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Sushi Grade Fish Source in the Triangle Area?

d
drober41 Dec 5, 2006 10:07 AM

Hi Folks,

I was wondering if anyone knows of a source of sushi grade fish in the Triangle Area (preferably Cary area if one exists)? I'm planning on making sushi at home but haven't seen a whole of lot places that carry sushi grade so far. Ideally I'd like a place that carried fresh, but I'd be happy enough with a good source of quality frozen if not. I'm aware of at least one mail order place on the west coast but shipping costs tend to make it cost prohibitive unless you buy in larger quantities.

Any suggestions?

Thanks

D.

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  1. d
    detlefchef RE: drober41 Dec 5, 2006 01:19 PM

    One of the decided fringe benefits I've been reminded of now that I'm back in the restaurant biz is being able to order my fish from wholesalers and not deal with the rather sub-par retail seafood scene.

    What I can tell you is that Grand Asia in Cary typically has a pretty nice and fresh selection of seafood. While not all the usual suspects for sushi, there's some pretty good flounder and other white fish. Tom Robinson in Carborro is pretty solid if you don't go there dead set on anything in particular and just see what he's got.

    Lastly, while it's insane expensive, Whole Foods is a very safe choice.

    1. d
      drober41 RE: drober41 Dec 5, 2006 02:27 PM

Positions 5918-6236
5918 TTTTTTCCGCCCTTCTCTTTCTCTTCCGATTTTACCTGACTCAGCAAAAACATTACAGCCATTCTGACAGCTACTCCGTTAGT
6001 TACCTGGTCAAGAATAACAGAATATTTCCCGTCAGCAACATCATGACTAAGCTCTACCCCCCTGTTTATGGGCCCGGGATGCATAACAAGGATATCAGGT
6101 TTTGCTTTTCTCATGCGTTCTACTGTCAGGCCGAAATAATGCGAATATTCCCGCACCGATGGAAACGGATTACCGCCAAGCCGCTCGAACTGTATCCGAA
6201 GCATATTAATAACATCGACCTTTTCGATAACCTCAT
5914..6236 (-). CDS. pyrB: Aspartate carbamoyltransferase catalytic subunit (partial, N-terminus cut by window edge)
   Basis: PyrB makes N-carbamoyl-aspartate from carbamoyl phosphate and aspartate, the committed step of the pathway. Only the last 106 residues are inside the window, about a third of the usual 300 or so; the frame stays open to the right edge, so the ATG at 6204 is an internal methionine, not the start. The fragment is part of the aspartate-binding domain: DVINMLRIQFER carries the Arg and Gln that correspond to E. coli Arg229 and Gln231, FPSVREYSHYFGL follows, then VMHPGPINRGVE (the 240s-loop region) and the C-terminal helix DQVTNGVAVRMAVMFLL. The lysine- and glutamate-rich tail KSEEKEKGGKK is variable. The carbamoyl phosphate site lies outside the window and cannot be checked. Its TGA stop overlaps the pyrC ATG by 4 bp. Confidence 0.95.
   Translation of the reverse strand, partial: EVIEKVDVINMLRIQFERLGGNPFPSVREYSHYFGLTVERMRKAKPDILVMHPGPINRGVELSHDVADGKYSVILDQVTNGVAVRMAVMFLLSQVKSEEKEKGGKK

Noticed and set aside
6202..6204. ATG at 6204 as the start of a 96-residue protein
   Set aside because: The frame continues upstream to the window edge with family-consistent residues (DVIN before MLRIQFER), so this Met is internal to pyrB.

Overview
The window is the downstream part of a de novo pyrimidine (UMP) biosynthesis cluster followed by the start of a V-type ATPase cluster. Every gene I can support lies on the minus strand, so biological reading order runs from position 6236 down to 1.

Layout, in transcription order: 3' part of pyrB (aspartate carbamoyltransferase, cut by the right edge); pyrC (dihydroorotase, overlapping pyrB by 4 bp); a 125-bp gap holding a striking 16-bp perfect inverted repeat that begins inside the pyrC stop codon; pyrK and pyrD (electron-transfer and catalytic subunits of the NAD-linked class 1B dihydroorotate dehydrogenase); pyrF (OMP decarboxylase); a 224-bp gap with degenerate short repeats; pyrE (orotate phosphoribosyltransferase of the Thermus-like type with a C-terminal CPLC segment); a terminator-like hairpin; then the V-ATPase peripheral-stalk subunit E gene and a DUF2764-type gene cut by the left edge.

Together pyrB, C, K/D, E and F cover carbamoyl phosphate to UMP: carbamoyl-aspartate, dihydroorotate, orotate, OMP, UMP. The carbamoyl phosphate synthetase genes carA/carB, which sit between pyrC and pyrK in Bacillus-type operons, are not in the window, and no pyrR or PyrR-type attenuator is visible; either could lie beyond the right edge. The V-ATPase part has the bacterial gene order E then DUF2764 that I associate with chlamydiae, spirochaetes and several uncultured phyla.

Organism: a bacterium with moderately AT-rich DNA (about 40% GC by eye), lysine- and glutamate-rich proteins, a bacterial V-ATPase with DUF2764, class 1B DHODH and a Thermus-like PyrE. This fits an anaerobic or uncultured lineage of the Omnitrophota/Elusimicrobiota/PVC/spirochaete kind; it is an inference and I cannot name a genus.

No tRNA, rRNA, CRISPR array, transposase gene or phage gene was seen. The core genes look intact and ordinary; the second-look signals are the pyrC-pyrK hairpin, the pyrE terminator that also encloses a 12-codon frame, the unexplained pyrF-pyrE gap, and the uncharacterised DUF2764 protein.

Thanks detlefchef,

      I had run accross a post about Grand Asia and was planning to stop by today and check them out. I bought some frozen Tuna from Toyo Shokuhin on Chatham Street yesterday but they didn't have my favorite, which is Salmon. She'll order Salmon but it sounded like I'd need to buy it in some quantity. I suppose it would probably still end up cheaper than mail ordering it from the west coast.

      Whole Foods does seem to have decent seafood, at the least one that used be called Wellspring in Raleigh. They are a bit pricey though. Sadly even the fish at the Harris Teeter nearby looks pretty bad these days. Most of the time, its not something I would even want to eat cooked. I have seen them carry frozen sushi grade tuna from time to time though.

      Anyways, thanks for the advice. I'll check out Tom Robinson as well.

      1. d
        detlefchef RE: drober41 Dec 6, 2006 12:26 PM

        You've really got to be careful with Tuna at Harris Teeter (though it appears you're already weary). Most of the stuff they sell is called "Soku Block" which is treated when it's caught to retain the color. The problem is, it looks the same even if it is getting old. You can usually tell it by it's somewhat unreal pink color. Even fresh, it has a rather unfortunate sawdust like texture even raw or rare.

        1 Reply
        1. re: detlefchef
          d
          drober41 RE: detlefchef Dec 7, 2006 10:17 AM

          Thanks for the heads up on the HT fish, detlefchef. I've heard of the use of carbon monoxide to keep meats fresh looking, so this must be something similar I suppose. I'll keep an eye out for it. Its kind of sad really that they use techniques like this to disguise the freshnees. I'm ok with treatments that prolong the freshness, but ones used soley to make a product look better than it is troubles me. I think I heard something to the effect that seafood can be frozen and defrosted several times and still be sold as 'fresh'. You're better off buying it frozen and defrosting it yourself, unless you know its come directly from the coast in the last day or two.

          By the way, I checked out Grand Asia and was really impressed. Nice selection in general and they had live tilapia, which I believe can be used for sushi.

          The other source I am considering is: http://www.catalinaop.com/
          I'm curious if anyone has ever used this company and can comment on their experience.

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